Diabetes is known to cause eye problems and because of that, patients are advised to regularly visit their ophthalmologist for some eye exams. High blood sugar increases the risk for eye problems in people suffering from diabetes and this is the most common cause of blindness in adult people, 20 to 74 years of age.
Blurred vision, cataract, glaucoma and retinopathy are problems of the eyes that may arise in diabetes patients. Sometimes, high blood sugar may temporarily worsen your vision and cause unclear sight. However, if this is the case, solution is to get your glucose level to normal and the vision will improve. Target range of blood sugar for people suffering from diabetes is about 90 to 130mg/dL before the meal or somewhere under 180mg/dL up to 2 hours after the meal.
Cataract in Diabetics
Clouding or fogging of the eye lenses is known as cataract, which causes inability to focus light and impaired (blurred and glared) vision. This condition is not something happening only to diabetics, but these patients are more likely to develop it at earlier age comparing to any other group of people. Also, if someone already has diabetes and develops cataract, the problem will become worse than usual in a short period of time. Surgical treatment and lens implants are usual methods of treatment and many patients require further wearing of glasses or contact lenses.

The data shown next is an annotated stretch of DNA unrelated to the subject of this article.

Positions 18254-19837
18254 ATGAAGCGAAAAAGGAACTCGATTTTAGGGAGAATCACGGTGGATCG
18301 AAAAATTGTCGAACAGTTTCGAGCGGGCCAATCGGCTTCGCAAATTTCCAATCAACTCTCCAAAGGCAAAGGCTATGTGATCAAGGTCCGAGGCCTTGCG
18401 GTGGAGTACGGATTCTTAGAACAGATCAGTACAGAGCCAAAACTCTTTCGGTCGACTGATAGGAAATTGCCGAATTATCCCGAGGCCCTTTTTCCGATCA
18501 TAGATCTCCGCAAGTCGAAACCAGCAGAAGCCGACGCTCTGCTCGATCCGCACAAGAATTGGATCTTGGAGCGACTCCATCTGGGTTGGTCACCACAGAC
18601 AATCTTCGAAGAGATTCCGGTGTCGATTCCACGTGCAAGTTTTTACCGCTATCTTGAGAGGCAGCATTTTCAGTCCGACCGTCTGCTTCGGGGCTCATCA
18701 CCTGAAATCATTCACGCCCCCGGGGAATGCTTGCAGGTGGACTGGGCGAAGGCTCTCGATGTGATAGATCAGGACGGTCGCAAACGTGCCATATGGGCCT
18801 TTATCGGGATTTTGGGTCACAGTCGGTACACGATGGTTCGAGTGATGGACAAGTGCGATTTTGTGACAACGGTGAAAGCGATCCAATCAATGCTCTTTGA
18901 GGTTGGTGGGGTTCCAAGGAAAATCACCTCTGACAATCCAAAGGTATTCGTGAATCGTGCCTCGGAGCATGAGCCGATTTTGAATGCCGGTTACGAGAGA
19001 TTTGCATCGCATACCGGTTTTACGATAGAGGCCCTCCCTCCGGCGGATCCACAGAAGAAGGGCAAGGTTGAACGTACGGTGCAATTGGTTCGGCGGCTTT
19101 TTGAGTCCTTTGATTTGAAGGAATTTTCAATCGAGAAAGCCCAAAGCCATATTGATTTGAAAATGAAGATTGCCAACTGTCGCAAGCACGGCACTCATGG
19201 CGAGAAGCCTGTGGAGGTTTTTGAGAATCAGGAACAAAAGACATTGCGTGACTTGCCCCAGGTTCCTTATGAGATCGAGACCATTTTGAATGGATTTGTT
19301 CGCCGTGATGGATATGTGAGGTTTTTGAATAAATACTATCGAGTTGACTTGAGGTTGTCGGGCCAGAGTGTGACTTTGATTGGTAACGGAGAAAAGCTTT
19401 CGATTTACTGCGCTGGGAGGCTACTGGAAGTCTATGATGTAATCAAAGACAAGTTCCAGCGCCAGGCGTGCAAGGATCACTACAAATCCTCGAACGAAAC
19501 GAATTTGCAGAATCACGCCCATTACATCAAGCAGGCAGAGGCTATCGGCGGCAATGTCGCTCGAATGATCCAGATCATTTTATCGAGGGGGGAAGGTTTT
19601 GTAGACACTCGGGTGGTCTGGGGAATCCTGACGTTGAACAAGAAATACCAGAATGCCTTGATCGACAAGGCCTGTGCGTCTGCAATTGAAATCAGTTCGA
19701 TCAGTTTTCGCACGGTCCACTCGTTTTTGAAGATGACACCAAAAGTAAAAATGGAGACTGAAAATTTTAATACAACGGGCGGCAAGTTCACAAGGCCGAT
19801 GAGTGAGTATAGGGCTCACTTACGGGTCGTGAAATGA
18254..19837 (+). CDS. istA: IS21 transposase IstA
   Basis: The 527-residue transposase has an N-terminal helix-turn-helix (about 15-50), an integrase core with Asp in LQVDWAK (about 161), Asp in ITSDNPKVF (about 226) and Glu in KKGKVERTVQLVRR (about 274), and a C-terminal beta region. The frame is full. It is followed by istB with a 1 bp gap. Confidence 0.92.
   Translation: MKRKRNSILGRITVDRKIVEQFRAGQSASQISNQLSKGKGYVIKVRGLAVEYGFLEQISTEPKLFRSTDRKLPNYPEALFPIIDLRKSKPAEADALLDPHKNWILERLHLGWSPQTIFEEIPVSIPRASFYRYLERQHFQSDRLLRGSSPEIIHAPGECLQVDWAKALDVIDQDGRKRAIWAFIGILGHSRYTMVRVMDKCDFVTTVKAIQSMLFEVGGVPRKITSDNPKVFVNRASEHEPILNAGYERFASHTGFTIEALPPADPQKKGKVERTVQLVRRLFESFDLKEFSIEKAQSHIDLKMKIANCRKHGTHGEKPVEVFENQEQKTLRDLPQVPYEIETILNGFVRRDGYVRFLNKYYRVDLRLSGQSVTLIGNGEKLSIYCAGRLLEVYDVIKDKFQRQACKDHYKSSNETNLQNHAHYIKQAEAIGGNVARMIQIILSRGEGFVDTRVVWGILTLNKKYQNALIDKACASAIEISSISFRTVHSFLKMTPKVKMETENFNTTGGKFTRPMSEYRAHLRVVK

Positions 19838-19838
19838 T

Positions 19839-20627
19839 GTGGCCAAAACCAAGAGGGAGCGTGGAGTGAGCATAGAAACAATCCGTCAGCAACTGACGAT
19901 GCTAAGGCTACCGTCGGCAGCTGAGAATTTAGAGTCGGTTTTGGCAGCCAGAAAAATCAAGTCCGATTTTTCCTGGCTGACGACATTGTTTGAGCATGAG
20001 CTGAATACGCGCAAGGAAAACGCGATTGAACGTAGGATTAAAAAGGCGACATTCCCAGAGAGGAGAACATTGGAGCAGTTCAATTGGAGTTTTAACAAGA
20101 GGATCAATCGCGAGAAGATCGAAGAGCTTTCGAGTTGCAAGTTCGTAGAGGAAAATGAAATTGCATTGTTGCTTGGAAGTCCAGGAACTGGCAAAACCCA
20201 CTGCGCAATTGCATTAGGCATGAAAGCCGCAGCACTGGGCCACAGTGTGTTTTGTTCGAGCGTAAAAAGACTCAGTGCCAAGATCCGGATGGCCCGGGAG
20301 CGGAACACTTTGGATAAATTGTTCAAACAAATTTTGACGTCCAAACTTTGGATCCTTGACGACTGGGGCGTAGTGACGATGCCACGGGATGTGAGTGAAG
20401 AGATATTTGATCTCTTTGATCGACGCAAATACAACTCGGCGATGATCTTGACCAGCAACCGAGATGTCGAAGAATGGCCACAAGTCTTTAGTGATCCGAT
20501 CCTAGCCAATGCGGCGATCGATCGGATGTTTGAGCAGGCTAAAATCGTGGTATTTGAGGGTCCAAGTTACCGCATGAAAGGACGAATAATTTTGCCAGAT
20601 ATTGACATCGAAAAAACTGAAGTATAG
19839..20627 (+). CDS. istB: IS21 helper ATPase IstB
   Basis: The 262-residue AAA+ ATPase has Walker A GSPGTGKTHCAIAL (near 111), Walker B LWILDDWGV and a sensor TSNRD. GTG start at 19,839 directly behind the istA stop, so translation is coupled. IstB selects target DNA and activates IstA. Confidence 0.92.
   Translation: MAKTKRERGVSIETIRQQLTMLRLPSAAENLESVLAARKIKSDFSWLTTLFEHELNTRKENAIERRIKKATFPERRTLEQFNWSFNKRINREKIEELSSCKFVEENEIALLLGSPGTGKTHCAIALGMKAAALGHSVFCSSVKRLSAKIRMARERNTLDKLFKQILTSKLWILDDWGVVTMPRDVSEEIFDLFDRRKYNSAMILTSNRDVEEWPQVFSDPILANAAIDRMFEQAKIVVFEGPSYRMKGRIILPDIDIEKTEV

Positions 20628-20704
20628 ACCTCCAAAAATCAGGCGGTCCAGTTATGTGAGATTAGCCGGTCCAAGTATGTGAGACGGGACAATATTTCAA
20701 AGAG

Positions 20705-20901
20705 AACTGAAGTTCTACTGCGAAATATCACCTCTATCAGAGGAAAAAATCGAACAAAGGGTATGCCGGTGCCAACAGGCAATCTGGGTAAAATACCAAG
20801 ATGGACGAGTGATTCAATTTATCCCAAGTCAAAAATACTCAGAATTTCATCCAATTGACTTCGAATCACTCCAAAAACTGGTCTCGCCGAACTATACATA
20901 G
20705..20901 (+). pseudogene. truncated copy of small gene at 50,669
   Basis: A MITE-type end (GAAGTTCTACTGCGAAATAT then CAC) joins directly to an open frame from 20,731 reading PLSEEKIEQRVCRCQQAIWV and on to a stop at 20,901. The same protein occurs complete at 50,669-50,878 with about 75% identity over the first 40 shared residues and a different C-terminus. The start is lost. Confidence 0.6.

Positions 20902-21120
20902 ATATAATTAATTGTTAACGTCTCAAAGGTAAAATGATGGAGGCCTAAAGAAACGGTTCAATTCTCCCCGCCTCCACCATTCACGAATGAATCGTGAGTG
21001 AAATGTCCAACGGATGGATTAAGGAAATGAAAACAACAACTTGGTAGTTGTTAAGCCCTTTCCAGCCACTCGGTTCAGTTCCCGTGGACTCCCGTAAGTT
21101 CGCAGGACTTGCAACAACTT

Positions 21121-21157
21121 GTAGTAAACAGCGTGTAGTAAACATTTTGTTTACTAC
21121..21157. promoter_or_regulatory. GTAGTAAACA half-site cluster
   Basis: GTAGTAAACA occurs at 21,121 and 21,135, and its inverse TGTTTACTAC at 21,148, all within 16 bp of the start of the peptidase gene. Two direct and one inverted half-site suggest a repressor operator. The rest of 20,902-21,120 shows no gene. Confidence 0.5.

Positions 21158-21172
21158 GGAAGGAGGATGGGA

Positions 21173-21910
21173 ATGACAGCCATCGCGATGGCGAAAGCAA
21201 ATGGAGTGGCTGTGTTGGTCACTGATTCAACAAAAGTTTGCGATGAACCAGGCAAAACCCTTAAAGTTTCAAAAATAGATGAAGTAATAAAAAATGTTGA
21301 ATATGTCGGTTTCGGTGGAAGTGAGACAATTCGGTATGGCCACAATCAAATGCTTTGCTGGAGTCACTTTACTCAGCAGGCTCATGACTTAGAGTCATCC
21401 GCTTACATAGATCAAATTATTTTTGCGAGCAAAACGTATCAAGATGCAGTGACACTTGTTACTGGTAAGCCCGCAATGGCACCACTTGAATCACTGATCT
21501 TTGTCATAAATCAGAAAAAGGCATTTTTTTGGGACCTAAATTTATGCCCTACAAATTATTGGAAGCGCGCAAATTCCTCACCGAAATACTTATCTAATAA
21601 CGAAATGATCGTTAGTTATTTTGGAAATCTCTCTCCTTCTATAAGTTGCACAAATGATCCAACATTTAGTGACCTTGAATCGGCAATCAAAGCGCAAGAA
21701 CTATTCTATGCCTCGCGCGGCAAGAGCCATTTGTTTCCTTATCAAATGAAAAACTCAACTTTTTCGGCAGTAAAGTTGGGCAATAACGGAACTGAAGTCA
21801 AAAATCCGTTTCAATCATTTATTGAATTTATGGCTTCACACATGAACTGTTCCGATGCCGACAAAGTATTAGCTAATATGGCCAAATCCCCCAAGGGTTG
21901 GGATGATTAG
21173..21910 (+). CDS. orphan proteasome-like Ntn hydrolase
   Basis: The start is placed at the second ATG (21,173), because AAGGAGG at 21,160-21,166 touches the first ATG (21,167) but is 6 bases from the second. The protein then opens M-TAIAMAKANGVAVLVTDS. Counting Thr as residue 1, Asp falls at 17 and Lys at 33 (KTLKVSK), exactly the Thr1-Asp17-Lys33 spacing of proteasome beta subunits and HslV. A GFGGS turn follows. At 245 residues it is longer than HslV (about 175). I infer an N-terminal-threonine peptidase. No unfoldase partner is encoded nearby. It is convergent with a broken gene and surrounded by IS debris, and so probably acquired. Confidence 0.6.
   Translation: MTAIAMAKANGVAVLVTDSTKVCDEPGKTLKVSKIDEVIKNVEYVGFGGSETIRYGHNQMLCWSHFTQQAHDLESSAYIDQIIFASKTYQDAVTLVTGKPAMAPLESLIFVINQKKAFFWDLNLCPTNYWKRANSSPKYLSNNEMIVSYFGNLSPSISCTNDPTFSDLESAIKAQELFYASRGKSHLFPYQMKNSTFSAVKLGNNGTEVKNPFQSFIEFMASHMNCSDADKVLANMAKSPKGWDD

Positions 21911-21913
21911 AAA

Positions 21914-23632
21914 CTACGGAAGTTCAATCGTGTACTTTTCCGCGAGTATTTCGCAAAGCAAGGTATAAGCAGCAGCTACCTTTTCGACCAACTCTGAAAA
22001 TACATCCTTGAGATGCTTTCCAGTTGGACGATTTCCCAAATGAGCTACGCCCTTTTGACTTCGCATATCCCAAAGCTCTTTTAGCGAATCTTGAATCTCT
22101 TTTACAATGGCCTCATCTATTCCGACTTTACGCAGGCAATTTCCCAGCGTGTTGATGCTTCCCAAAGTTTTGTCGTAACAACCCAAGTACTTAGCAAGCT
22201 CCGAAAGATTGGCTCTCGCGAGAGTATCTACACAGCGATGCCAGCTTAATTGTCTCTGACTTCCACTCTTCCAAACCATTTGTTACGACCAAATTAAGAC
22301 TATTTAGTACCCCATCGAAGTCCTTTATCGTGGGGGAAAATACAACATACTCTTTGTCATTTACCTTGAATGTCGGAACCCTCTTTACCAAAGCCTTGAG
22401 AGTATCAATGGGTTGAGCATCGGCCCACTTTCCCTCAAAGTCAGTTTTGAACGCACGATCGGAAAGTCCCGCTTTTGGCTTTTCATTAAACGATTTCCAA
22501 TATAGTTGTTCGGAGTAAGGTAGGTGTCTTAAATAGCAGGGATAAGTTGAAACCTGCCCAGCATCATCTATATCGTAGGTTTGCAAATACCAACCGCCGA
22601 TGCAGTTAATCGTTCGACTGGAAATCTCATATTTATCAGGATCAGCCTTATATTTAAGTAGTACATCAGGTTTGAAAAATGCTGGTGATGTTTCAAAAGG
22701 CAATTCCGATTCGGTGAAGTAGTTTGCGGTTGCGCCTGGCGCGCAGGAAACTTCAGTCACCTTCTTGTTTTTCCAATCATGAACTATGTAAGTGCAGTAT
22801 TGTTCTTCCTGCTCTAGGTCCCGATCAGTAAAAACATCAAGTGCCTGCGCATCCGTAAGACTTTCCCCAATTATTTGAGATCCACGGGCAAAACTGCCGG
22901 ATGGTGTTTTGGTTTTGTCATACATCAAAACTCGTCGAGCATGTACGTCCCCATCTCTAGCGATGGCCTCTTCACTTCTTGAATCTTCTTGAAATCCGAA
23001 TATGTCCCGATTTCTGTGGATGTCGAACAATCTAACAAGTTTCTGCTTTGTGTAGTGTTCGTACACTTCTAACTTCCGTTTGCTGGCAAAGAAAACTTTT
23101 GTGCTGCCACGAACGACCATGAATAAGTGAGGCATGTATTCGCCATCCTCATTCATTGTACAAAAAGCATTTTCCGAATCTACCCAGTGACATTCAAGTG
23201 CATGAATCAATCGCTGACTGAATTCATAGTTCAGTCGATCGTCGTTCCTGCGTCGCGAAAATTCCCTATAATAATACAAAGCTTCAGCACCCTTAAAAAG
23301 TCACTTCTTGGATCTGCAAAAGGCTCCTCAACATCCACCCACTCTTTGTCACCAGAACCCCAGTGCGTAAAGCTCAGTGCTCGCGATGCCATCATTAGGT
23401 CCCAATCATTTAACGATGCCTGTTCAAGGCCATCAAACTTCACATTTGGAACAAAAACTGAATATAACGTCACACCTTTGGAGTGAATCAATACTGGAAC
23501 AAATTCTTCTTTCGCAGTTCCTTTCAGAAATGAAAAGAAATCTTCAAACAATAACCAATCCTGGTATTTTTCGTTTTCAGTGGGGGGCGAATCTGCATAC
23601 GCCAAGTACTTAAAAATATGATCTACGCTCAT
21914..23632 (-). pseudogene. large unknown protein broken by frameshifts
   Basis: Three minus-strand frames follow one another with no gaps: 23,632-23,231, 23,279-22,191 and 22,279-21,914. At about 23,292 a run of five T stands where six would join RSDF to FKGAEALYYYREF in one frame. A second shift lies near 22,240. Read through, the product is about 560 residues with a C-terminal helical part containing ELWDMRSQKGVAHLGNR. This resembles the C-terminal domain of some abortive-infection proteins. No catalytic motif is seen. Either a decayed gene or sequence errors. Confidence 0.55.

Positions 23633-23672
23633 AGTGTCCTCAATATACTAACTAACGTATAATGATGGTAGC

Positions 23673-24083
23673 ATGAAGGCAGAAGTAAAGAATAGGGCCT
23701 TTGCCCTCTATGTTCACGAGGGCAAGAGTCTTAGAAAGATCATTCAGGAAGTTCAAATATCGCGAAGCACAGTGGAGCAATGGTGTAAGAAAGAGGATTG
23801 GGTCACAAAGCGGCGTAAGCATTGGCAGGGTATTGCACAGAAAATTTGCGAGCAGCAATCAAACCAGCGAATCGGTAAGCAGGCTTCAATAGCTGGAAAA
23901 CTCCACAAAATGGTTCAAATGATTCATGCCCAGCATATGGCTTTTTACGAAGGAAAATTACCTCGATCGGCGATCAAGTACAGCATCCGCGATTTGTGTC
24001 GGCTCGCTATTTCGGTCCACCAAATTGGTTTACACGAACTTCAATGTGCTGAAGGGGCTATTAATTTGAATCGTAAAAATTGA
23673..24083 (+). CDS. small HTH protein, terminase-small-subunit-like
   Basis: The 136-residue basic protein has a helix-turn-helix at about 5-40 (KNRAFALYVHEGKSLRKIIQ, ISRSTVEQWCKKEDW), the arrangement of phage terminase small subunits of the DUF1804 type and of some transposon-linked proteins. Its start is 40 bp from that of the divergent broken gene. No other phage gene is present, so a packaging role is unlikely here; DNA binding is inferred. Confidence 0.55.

Diabetes might also affect blood vessels and cause microvascular problems, such as retinopathy, kidney disease and some nerve damage. High blood sugar must be kept under control if the patient wants to prevent irreversible damage to his/her organs, including permanent damage to the eye.
Diabetic neuropathy has been known to be the leading cause of permanent blindness in modern world. This condition must be diagnosed in time and treated in order to avoid such consequences. Duration of diabetes determines the risk of developing diabetic neuropathy, so patients suffering from type 1 diabetes may develop this condition even before puberty. There are several types of this condition, including background retinopathy, maculopathy and proliferative retinopathy.Preventive Measures
To prevent eye problems related to diabetes, patients suffering from this disease should regularly control their blood sugar and keep it within recommended range. Type 1 diabetes patients should check their eyes 3 to 5 years after the diagnosis, and those with type 2 diabetes should perform dilated eye exam soon after they find out they are having diabetes.